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  • Rebecca Marshall

Travel Tips for the Philippines

Travel Tips for the Philippines!

So…before I went to the Philippines I had no idea what to expect really. However, I had travelled quite a bit of Asia and Indonesia and I was expecting the same kind of thing - but I was very wrong!

The Philippines is unique and different to anywhere I’ve ever travelled - the strong Catholic / Christian influence being the first obvious difference to its sister countries. The Filipino people being very laid back, chilled and ignited with a cheeky sense of humour - they all seem to love a good laugh and joke.


> Do not travel this country with a big bulky suitcase.

A comfortable back pack or lightweight fabric case makes getting on and off bangkas between the islands much much easier.

I had a case that doubled up as a back pack, but there are points when you have to walk out to the bangkas in the sea to where it is deep enough for the boat - or alternatively board a small row boat (with as many people and their cases as they can fit) out to the bangka. A waterproof for your said case is also key if you don't want the case or the contents to get wet - the sea can be rough!


> The Philippines is made up of over 1000 islands.

Some are much further apart and tricky to get to than you think. Internal flights need to be booked in advance as they are only very small planes taking people internally from island to island and during peak seasons they get very booked up. We turned up in Cebu hoping to be in El Nido for the weekend as it was my birthday, but discovered all flights out of Cebu island were fully booked for the 10 days! Don't make that mistake...


> A lightweight mac or waterproof

This is really useful on the boats for spray and rough seas. Even when you are out diving.


> Around Philippines bottled water is expensive.

Look for the pay-as-you-top-up water stations and machines to refill your bottle. This way you save a lot of money and you are also doing your bit for the planet by not disposing of heaps of plastic bottles all the time.


> Getting Cash out.

Sounds straight forward? But nothing is really easy in the Philippines! Quite a few islands don't even have cash points, and the restaurants etc will not accept foreign cards. Be organised and get cash out before heading out to any islands, the cash point fees charge foreign cards a fair back of money so I would advise getting as much out as you think you will use.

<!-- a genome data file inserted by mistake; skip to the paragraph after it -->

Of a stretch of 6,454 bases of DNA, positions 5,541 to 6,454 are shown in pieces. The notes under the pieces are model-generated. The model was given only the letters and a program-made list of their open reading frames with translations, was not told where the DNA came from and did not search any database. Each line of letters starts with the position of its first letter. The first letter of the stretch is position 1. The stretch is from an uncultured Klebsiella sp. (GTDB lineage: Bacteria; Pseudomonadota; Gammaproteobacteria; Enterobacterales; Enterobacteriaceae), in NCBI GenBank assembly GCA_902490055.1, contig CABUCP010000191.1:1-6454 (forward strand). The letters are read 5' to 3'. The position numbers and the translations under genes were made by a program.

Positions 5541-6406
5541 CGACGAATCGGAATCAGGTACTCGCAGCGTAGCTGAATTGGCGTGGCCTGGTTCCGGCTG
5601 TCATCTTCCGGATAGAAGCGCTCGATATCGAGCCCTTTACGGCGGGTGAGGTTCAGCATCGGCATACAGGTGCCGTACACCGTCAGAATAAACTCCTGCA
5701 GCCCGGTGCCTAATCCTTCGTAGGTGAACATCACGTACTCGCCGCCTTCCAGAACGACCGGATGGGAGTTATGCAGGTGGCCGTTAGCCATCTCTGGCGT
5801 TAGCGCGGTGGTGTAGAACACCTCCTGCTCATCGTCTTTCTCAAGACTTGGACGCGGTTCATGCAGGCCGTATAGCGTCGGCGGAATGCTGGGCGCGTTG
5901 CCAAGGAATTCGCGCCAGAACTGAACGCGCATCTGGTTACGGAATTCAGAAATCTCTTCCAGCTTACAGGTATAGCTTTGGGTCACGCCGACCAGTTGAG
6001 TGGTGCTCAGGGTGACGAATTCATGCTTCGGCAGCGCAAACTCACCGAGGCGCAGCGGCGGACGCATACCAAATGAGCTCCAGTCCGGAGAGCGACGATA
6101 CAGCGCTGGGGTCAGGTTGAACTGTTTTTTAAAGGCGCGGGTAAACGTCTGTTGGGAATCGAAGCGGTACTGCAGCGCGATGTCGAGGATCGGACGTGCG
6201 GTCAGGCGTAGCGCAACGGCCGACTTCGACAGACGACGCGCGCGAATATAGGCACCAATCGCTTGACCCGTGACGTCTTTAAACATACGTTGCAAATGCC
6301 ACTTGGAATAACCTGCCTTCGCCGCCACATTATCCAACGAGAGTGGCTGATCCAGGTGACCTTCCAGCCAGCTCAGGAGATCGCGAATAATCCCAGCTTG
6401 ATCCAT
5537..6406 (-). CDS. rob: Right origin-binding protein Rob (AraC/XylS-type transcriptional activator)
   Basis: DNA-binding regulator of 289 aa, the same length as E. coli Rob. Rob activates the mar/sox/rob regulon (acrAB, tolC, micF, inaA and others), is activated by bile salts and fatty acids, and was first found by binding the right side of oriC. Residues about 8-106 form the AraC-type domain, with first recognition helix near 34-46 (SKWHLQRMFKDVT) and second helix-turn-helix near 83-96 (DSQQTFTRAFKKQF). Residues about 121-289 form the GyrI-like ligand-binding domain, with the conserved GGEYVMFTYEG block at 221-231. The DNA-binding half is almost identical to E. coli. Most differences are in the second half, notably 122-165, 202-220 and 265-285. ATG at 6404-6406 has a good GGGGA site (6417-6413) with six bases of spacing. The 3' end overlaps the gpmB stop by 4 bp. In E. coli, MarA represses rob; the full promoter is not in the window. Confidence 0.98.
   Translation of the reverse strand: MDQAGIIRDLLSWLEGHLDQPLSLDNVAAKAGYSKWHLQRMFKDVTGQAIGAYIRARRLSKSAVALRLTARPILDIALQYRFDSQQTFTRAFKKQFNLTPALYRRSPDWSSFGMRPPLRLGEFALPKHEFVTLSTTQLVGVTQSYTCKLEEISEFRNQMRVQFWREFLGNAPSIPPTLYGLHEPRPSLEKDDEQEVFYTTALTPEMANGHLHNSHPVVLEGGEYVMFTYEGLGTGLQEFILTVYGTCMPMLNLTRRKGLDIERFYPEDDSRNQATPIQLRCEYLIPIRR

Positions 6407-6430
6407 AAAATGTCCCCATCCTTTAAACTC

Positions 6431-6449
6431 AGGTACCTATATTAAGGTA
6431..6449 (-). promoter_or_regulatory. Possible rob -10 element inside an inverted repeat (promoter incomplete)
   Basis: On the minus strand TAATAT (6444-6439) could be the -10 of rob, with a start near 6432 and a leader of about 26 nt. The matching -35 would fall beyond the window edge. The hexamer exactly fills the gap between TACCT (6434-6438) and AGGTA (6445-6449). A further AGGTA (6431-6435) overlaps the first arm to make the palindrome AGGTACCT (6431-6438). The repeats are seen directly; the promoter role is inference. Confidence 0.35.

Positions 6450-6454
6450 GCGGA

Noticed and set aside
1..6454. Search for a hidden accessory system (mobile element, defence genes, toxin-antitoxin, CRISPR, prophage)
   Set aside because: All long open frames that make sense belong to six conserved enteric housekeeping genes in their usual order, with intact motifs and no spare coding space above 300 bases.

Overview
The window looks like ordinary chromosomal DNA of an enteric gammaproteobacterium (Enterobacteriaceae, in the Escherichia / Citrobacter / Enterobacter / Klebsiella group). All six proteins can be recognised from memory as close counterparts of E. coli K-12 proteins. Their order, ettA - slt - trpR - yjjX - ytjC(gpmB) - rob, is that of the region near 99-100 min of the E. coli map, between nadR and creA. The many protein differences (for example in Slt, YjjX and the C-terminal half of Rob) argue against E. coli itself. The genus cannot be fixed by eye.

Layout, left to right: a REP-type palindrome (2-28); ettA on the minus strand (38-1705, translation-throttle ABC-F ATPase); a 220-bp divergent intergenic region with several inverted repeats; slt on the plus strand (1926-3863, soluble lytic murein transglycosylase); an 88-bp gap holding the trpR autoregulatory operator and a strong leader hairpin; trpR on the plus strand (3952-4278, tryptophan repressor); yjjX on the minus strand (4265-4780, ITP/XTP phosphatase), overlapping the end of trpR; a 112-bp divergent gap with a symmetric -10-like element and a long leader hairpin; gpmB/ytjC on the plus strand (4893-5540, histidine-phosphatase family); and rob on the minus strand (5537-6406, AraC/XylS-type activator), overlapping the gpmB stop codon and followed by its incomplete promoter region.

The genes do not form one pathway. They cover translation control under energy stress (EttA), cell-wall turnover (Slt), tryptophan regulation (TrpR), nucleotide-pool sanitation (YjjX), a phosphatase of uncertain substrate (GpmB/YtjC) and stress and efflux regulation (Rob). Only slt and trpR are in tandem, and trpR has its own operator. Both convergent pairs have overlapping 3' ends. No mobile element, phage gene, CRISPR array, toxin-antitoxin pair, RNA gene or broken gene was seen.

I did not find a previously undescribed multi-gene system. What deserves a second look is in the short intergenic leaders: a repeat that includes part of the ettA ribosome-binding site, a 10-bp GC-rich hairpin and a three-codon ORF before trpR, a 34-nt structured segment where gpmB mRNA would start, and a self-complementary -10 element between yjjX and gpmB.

> Be independent and explore!

The best days I had in Philippines were when we hired motorbikes or Kayaks and explored the place by our self, in our own time, away from the thousands of tourists groups. If you end up in El Nido, you will see what I mean if you head to the front beach at 9am. You won't even see the sand at that time because its so full of people queuing to get onto bankas for a days island tour. When we hired a Kayak and went out to find a secluded beach - we sure did and it was stunning with not one other person in sight. Hiring Motorbikes has a serious advantage also, as you can choose what time to go to sights - avoiding when the tour buses go.


> Go with a laid back attitude. Its the Filipino way.

Expect the unexpected - these guys don't function following a clock and dates. The boat / plane or bus might say it leaves on the 10th at 7am. That doesn't mean it will. It might leave the next day instead for example or at midday. Just embrace that that is the way out there and don't cut things to fine - factor this concept in.


> Food.

Food is mainly 'live off the land style'. Fish, veg and chicken. They love pork but it will be a rare thing to find beef, duck or dairy anywhere. Many of the islands don't even have fridges or freezers, and with a distinct lack of cows in the Philippines, dairy is hard to come by. They often use a powdered milk for coffee and tea.

#travel #philippines #itsmorefuninthephilippines #travelphilippines

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